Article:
we need to learn and what do we need to change? desperately want and need? of the themes. We invite you to support this new generation in
continuing their journey and passions for our collective discourse.
Despite the uncertain circumstances of this year, a brave The year was by no means conventional, especially with regards As we re-evaluate our roles and contributions to society, and
group of seventeen design candidates journeyed, probed and challenging the traditional architectural educational process articulate a new future of architectural possibility, we invite you
engaged with real-life societal issues and explored architectural through new blended methods of online platforms, the sudden to join us in a conversation of reimagination.
responses to these concerns. Their relevant and imaginative topics loss of studio’s and creative spaces, access to peers and mentors,
demonstrate a rich diversity in context, personal experiences and and the overwhelming stress of holding onto the highly uncertain
backgrounds. With the exception of a few projects, the class academic year. Demonstrated by our student’s strength of
share a common ground: the dynamic socio-cultural geography transformation, all these difficult personal obstacles cannot
and associated contexts of Tshwane Metropolis. go unnoticed.

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S T U D E N T W O R K 2 0 2 0
Transformative innovation in a peri-urban society:
The re-design of Mabopane Station , Pretoria


The design of an Agri-tecture Pre-School in Kgabalatsane View,
North West Province, South Africa


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School of the Blind: The design of a multi-sensory creative hub for
the visually impaired in Ga-Rankuwa, Tshwane

Afro-Exfoliation: An Exploration of Space-Time as a Gateway for
African Awakening with the Design of an African Dance Theatre
in Tshwane

G A - R A N K U WA , T S H WA N E W O N D E R B O O M , T S H WA N E

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Symbiosis: The design of an integrated therapeutic facility for
animals and differently-abled children in Pretoria

Forging new gender archetypes: A study of gendered and gendering
practices through the design of a male orphanage in Marabastad

Plasticity: The Design of a Plastic Innovation Laboratory in Central

A Revolution: Decolonizing architecture with a hybrid theory of image, culture
and space through the design of a land redistribution hub in Tshwane


Queerying architecture: The exploration of Queer space through
the design of a precinct in Pretoria


Reclaiming Priorities: The design of a transportation facility for
electric and autonomous vehicles in Pretoria


Healing Connection: The Design of a Holistic Mental Health and
Well-Being Facility in Pretoria Central


Staged Architecture: A platform for the freedom of expression through the
design of a media and communication centre in Tshwane, South Africa

A Level Playing Field: The design of an Urban Gymnasium on
Berea Sports Park, Pretoria, South Africa.
Prosthetic Architecture: Adaptive rehabilitation in the design of
an enhancement centre for the disabled in Pretoria West, South


Architectural fantasy: Reinterpreting Price’s Fun Palace through
the design of an immersive experimental studio in Pretoria


The Design of a Community-based School Facility in Pretoria


Transforming a contaminated ecosystem through economic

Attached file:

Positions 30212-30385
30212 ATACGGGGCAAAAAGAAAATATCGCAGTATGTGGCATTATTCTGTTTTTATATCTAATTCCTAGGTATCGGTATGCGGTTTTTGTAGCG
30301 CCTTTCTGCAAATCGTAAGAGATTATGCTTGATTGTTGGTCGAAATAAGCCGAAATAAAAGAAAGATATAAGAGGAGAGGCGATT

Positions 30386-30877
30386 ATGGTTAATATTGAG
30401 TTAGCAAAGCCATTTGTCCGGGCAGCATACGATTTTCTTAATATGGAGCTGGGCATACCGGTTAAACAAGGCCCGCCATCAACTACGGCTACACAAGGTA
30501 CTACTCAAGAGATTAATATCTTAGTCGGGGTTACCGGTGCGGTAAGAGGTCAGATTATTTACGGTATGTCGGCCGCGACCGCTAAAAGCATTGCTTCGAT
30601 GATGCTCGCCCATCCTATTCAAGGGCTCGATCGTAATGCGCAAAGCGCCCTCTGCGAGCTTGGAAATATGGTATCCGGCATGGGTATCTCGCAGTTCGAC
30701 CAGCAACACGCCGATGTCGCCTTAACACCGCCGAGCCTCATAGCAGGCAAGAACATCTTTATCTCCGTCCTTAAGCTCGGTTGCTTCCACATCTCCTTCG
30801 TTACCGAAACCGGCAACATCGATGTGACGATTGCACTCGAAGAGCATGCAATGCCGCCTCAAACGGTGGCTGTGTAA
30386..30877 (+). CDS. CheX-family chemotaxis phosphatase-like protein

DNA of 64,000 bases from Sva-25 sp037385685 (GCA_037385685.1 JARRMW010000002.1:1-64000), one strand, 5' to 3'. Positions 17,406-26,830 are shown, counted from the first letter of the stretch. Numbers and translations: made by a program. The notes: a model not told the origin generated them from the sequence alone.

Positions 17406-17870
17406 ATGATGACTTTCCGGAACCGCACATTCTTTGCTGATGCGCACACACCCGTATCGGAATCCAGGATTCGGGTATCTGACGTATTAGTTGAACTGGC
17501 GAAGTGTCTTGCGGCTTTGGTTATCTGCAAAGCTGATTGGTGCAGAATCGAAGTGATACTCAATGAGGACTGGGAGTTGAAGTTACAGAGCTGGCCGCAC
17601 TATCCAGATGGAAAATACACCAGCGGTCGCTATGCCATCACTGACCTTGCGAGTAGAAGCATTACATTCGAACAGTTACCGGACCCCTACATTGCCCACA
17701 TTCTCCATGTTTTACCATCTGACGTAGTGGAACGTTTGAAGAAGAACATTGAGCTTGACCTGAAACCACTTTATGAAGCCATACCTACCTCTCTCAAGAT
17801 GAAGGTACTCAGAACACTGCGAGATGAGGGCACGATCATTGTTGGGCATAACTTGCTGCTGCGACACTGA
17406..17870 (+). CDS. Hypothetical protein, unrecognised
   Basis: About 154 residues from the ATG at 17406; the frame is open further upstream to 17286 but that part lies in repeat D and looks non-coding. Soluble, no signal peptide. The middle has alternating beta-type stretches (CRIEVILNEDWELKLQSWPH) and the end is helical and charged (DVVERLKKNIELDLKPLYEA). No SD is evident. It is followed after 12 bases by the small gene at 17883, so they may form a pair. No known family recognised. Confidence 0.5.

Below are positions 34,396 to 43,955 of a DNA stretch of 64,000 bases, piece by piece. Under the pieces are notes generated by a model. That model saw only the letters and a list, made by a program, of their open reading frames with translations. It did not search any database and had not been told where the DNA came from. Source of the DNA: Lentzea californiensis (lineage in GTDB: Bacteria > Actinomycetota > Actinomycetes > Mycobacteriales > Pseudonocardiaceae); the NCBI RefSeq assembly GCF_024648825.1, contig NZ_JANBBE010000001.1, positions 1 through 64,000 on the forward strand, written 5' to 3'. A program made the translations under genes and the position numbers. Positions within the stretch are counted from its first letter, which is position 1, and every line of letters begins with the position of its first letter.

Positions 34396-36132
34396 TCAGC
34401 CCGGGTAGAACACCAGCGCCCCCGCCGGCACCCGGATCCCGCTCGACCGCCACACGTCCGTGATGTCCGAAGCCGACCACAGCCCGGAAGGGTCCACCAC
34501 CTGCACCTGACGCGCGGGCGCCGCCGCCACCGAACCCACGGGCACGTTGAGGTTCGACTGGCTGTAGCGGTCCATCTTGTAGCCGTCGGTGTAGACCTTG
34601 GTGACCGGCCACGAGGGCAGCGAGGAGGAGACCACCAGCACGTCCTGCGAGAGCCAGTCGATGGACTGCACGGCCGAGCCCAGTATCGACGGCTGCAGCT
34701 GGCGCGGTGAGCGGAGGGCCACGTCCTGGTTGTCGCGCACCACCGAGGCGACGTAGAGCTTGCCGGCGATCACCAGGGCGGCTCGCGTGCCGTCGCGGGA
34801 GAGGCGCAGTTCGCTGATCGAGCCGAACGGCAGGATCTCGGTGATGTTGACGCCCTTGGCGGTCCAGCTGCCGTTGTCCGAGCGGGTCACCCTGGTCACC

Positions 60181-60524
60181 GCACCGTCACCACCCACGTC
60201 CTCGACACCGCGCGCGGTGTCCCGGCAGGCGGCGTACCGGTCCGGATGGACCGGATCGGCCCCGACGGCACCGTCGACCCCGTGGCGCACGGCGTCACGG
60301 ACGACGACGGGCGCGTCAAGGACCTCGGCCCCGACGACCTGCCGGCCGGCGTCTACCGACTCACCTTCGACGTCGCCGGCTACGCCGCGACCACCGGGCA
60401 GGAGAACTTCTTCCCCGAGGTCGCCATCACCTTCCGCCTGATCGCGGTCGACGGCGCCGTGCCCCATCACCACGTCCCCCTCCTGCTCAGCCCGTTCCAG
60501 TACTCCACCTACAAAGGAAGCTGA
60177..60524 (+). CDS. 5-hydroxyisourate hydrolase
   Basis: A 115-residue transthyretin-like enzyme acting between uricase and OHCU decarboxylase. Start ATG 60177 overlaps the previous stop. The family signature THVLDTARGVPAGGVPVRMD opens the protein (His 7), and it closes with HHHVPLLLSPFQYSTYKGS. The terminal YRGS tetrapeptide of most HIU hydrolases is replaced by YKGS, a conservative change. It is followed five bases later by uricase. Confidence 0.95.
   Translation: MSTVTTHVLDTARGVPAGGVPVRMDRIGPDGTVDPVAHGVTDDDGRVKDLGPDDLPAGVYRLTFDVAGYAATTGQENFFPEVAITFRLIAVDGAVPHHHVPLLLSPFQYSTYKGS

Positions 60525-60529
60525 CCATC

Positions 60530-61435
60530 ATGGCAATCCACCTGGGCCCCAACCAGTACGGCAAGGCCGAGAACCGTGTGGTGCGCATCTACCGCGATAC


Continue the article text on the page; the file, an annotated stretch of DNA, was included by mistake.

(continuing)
regeneration: the design of an aquaponic facility in Soweto,
South Africa



WORK 2020
ABSTRACT The 1962 Fun Palace was intended to be built in an industrial context
at Stratford East, London. This proposed pop-up intervention will be
conceptualised inside a vacant warehouse an adaptive re-use approach.
JUAN PIERRE ALBASINI This dissertation will be conducted as an in-depth case study of As a metaphorical gesture to link the proposed intervention with
Cedric Price’s philosophy of architecture. Price was an anticipatory the Fun Palace, the selected site is located at ArcelorMittal on the
Supervisor: Dr M. Nkambule architect who questioned the future of architectural approaches and perimeter of Pretoria Industrial.
questioned the limits of impermanence, flexibility and social constructs
Design Supervisor: Mr P. Greyvensteyn of time. Price’s Fun Palace was an unparalleled success, striking a This intervention as an event intends to facilitate mobility and
chord with the mood of the 1960s, and his principles resonated with flexibility of spaces in which tangible and intangible experimental
utopian visions of post-war futurism. Post-war futurism perceived activities exist. Structural elements will be intended as a ‘kit of parts’
that technology could be the catalyst to engage with issues of spatial whereby the organisation of spaces can be interchangeable through
programme subsequently creating a new architecture of performance ‘plug and play’ therefore to accommodate numerous activities.
and temporality.
ARCHITECTURAL FANTASY: REINTERPRETING Keywords: Fun Palace, flexibility, impermanence, pop-up, virtual
This dissertation intends to be the manifestation of a fantasy world technologies
which is envisioned through a reinterpretation of Cedric Price’s Fun
OF AN IMMERSIVE EXPERIMENTAL STUDIO IN Palace of 1962. The author will explore how a building typology as
adaptive reuse approach can enable a social interactive space as an
event to facilitate multiple functions whereby fun and educational
activities are presented through the use of virtual technologies.

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ABSTRACT It will serve as a pilot project for a hybrid architecture that incorporates International and national precedents regarding integrated educational